In this dark hour, Simon Peter was the first to give up. “’I am going fishing’ he said.” (John 21:3)It was a declaration to the rest of the company of Apostles that he was done with the waiting and the hoping. Though he had encountered the Risen Lord, the entire series of events was lost on him and he was in a confounded state. The Passion and the Death ofJesus were too deeply etched in his mind and all he knew was that his was a bleak future. He was shocked by the manner in which his cherished hopes of a kingdom were shattered with the Master now eliminated. He was haunted by his own failure to stand up for Jesus. He had no confidence to be identified with the rest of the disciples. He regretted for having quit the Sea of Galilee leaving his securities – the boat and net.
The three years with Jesus seemed like a vain dream – a meaningless empty sojourn. The exhilarating memories of the miracles and healing done by the Master were all lost in the thick cloud of the tragedy of the Cross. The fate of his friends no longer connected to his own. Peter was determined to go his separate way and be rid of every share and string that linked him to the Kingdom of his dream, his Master and the company. If he could erase the three years of his life with Jesus, the hopes and plans he had, he thought he would have erased the deep grief that cut through his heart. He was prepared to eke out his livelihood as it was before he met Jesus.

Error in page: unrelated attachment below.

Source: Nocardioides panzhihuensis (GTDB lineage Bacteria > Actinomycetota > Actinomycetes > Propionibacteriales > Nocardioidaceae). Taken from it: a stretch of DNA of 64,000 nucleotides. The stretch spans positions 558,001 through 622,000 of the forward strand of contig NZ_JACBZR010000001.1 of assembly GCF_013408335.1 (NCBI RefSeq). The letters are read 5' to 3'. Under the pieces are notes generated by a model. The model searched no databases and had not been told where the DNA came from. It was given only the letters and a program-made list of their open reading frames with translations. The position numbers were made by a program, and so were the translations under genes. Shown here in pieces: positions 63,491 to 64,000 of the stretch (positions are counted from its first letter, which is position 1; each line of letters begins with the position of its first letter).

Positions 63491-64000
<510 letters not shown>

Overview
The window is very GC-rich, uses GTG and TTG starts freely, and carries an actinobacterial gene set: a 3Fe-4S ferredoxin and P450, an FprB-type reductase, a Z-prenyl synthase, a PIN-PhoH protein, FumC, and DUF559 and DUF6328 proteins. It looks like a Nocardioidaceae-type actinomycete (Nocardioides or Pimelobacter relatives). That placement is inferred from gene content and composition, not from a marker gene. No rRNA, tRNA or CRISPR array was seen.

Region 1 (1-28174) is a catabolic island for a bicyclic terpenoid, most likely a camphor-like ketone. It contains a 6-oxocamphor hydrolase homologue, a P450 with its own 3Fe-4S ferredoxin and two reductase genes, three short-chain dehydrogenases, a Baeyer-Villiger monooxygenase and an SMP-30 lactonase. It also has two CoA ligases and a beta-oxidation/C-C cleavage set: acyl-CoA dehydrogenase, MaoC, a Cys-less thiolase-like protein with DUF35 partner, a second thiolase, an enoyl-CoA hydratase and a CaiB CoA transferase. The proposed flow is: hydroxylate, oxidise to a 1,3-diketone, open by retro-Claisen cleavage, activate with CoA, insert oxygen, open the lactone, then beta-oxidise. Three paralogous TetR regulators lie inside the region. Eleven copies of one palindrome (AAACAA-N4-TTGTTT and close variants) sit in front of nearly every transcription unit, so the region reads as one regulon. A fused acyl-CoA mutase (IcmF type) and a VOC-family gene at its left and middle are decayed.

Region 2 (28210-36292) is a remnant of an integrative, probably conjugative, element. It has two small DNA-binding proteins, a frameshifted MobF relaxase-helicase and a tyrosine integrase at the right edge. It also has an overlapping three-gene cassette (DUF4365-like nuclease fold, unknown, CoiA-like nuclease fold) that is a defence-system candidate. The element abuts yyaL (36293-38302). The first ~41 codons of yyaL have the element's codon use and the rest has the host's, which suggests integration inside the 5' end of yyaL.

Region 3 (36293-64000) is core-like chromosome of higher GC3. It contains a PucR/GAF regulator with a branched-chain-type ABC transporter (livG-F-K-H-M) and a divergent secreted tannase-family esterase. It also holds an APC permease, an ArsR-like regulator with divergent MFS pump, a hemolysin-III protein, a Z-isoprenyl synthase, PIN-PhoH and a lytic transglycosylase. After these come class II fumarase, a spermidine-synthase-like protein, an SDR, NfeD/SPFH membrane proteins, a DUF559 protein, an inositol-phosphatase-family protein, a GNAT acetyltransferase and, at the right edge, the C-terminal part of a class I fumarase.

The dark waters of the sea seemed to be the only reality before him. It mirrored the raging waves of pain and despair that filled his inner self. To Peter who determinedly turned away from the privilege and experience he was singled out for, the Risen Lord reaches out to him – calling out beyond the roaring waves to guide him to a dawn of hope and restoration.
Peter was being tossed from one failure to another. Even when he abandons the call and gets into the boat with a few other disciples, they fail to make a catch. The Lord however did not abandon them to their faltering choice. Jesus calls out from the shore, “Children, haven’t you any fish?” (John 21:5) He then directs them to cast the net on the other side of the boat. He leads them from failure to a new direction of life. Peter gets an abundant catch of fish. More importantly he gets restored to what he realizes is most precious – His Master and the mission. He commits his life definitively and completely, “Lord, you know all things; you know that I love you.” (John 21:17) The Lord had won over the lost disciples and won for them their true and glorious destiny. They would feed His lambs, tend His sheep and follow the Master in fulfilling God’s great commission of salvation.